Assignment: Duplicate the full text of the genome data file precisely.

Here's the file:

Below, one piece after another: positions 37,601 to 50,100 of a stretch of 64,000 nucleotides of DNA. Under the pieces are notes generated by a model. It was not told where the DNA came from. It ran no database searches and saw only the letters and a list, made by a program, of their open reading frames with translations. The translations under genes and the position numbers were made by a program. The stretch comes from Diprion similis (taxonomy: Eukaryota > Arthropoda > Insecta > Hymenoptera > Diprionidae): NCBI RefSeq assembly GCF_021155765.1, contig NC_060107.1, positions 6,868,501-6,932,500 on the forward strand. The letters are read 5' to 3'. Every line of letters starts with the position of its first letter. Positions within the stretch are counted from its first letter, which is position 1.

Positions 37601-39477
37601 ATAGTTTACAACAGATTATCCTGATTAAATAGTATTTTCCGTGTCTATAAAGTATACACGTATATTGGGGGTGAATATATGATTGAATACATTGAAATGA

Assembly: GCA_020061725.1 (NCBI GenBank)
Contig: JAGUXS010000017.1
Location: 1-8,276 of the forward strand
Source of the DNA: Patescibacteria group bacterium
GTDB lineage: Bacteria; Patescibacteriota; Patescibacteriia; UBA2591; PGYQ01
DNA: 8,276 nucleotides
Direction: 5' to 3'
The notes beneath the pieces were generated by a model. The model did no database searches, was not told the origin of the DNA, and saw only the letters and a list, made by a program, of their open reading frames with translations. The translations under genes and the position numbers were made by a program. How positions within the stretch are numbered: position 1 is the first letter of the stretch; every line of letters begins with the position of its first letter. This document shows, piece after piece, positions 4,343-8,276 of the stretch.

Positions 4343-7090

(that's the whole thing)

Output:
Below, one piece after another: positions 37,601 to 50,100 of a stretch of 64,000 nucleotides of DNA. Under the pieces are notes generated by a model. It was not told where the DNA came from. It ran no database searches and saw only the letters and a list, made by a program, of their open reading frames with translations. The translations under genes and the position numbers were made by a program. The stretch comes from Diprion similis (taxonomy: Eukaryota > Arthropoda > Insecta > Hymenoptera > Diprionidae): NCBI RefSeq assembly GCF_021155765.1, contig NC_060107.1, positions 6,868,501-6,932,500 on the forward strand. The letters are read 5' to 3'. Every line of letters starts with the position of its first letter. Positions within the stretch are counted from its first letter, which is position 1.

Positions 37601-39477
37601 ATAGTTTACAACAGATTATCCTGATTAAATAGTATTTTCCGTGTCTATAAAGTATACACGTATATTGGGGGTGAATATATGATTGAATACATTGAAATGA

Assembly: GCA_020061725.1 (NCBI GenBank)
Contig: JAGUXS010000017.1
Location: 1-8,276 of the forward strand
Source of the DNA: Patescibacteria group bacterium
GTDB lineage: Bacteria; Patescibacteriota; Patescibacteriia; UBA2591; PGYQ01
DNA: 8,276 nucleotides
Direction: 5' to 3'
The notes beneath the pieces were generated by a model. The model did no database searches, was not told the origin of the DNA, and saw only the letters and a list, made by a program, of their open reading frames with translations. The translations under genes and the position numbers were made by a program. How positions within the stretch are numbered: position 1 is the first letter of the stretch; every line of letters begins with the position of its first letter. This document shows, piece after piece, positions 4,343-8,276 of the stretch.

Positions 4343-7090